My wife and I are in the process of selling one house, buying another and moving. While writing comments on Facebook, I noticed that its spell-checker was red-underlining removalist. (Pages for Mac and WordPress do, too.) lists removalist as “Australian”, which surprised me. I asked my North American friends on Facebook, and they said they would only use mover but would understand removalist in the context of moving house. (By the way, moving house or just moving are both reasonably strange things to say. One student once told me that she’d spent the weekend “moving my house”.)

Some of my Facebook friends also mentioned packers. I have been doing most of the packing myself, and we won’t be paying specifically for packing (the removalists may do some incidental packing). Many years ago I attended a party for a friend whose company was relocating her to Melbourne. She said that the company was paying for the move, including the packing. Later in the evening, someone else commented on the lack of cardboard boxes around the apartment. I said “Kerry and Jamie are coming tomorrow morning”. She looked puzzled, and so were my North American friends when I told that story on Facebook. Anyone not from Australia is welcome to guess my meaning before I update with the answer. [edit: Kerry Packer was then Australia’s most powerful media owner. Jamie (now known as James) was being groomed as his successor; his interests are more broadly commercial]

One of my Australian friends mentioned a play (later a movie) by the Australian playwright David Williamson titled The Removalists. Given that there is only one actual removalist in the play/movie, it is possible that there is a double meaning in the title.


I am trying to sell some old furniture through a ‘Buy, Sell, Swap’ group on Facebook. Someone in the group has advertised “furnitures” for sale. In current-day standard English, this is a plain mistake, but it may gain some usage under the influence of second-language learners and speakers. It makes sense, and there’s no doubt what people mean when they say or write it.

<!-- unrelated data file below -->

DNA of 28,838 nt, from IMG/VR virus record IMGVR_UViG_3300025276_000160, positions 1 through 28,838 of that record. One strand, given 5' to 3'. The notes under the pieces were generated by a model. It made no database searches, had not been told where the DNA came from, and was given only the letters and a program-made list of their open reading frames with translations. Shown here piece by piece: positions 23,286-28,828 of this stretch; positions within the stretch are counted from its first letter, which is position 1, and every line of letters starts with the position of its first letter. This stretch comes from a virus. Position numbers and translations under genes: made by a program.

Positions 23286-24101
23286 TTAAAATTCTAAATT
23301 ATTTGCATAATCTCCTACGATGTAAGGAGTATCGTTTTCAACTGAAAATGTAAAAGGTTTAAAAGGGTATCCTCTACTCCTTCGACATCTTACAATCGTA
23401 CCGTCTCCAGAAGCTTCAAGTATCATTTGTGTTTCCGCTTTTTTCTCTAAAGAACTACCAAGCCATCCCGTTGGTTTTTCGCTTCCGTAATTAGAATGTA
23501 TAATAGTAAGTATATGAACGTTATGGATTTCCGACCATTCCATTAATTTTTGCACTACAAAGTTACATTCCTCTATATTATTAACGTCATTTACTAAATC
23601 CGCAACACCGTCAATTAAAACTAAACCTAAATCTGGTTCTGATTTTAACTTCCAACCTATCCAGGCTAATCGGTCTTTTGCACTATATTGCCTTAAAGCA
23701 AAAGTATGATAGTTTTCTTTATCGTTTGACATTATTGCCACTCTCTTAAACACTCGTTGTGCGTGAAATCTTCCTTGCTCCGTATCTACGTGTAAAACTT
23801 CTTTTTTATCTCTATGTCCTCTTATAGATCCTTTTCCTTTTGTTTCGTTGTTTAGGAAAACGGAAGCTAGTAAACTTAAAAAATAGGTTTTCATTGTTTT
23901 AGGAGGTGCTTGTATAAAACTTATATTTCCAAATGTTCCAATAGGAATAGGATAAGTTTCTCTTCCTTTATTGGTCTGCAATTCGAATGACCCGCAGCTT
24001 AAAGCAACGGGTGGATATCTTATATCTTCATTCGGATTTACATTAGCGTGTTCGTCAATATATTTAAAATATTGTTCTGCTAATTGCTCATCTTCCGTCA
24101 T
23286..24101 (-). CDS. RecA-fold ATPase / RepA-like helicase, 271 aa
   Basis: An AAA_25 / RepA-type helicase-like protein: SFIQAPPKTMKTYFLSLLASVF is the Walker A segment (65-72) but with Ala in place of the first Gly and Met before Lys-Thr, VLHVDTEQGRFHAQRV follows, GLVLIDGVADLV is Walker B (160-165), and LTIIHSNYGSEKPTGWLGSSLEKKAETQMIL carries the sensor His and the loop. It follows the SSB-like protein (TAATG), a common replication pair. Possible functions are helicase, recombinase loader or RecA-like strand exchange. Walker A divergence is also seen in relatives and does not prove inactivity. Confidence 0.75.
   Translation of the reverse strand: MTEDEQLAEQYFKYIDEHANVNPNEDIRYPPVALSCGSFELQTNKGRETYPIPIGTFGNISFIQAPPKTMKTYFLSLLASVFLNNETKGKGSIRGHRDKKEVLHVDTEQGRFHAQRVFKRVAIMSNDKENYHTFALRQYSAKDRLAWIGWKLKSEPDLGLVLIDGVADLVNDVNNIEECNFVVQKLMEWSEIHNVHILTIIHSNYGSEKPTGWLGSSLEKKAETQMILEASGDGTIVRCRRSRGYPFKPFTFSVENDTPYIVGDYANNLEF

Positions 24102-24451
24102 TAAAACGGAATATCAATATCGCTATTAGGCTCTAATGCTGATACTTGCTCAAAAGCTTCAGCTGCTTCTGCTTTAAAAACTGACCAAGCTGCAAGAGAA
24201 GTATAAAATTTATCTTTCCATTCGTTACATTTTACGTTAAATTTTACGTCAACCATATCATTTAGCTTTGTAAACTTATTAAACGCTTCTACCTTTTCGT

The more I investigated, the murkier it got. There’s a group of uncountable nouns which represent a collection of items, or more accurately there’s two groups of uncountable nouns which represent a collection of items. A flock of sheep consists of sheep (rams, ewes and lambs, a limited list), but furniture consists of tables, chairs, couches etc (a potentially unlimited list). Google Ngrams shows that a furniture appears overwhelmingly as a noun modifier of store, factory, manufacturer etc (and that its usage skyrocketed before 1890 and 1910, so I don’t know what people called it before then) and that furnitures is used just often enough for it may not to be a plain mistake. Among other things, it is used with the verbs are and were. Two of the most common collocations are furnitures thereunto and furnitures whatsoever, which suggests that it has a legal usage. Continue reading


I try. I really try. I really really try not to notice mistakes in other people’s writing, and really really try not to blog about it here. If the blog in question was just anyone’s language-related blog, I’d say ‘ouch, then bite my tongue (or the digital (in both senses) equivalent), but it’s the blog of a Major Language-Related Website, so I’ll say ‘ouch’, then blog about it here.

One post referred to the A Song of Ice and Fire/Game of Thrones character Thormund Giantsbane and the British writer Road Dahl. Ouch  and double ouch.

In real life, the spelling Thormund exists, but Tormund is much more common. (Thormund more closely reflects the original Old Norse Þórmundr.) The ASoIaF/GoT character is Tormund, although the spelling Thormund is occasionally used, more often on websites less related to the books or tv series.

In real life, Roald is still used in Nordic countries and among Nordic emigrants (but less so than in the days of Roald Amundsen and Roald Dahl). Road isn’t a name anywhere, though there are several occurrences of Road Dahl on the internet, including goodreads and IMDb. (I have a vague memory of first thinking that his name was Ronald.)

I’ll be generous and say that both spellings are the result of momentary inattention and muscle-memory influence from the much more common words Thor and road. But please proofread, especially if you’re a blogger on a Major Language-Related Website.

(Before anyone points out any mis-spellings in this post (I have re-read very carefully!), please note that this is not a Major Language-Related Website.)


I just watched a video in another language, subtitled in English by someone who isn’t a native English speaker. S/he spelled beautiful as beautifle several times. The word is beauty  + full, so I could cope with beautyfull (with beautifull and beautyful as other possibilities). The subtitler obvious has access to technology and the correct spelling is only ever a few clicks away.

No English word ends –tifle and only three – rifle, stifle and trifle – end in -ifle, and all have the long sound. If we wanted the short i pronunciation, we’d have to write beautiffle.

Can I spell any better in that other language? No, but if I had to put something in that other language on the internet, I’d get someone who can, to check it.

PS As spelling mistakes go, it’s at the less serious end of the scale. It’s perfectly clear what it means, it doesn’t change the meaning and it’s not accidentally funny or rude.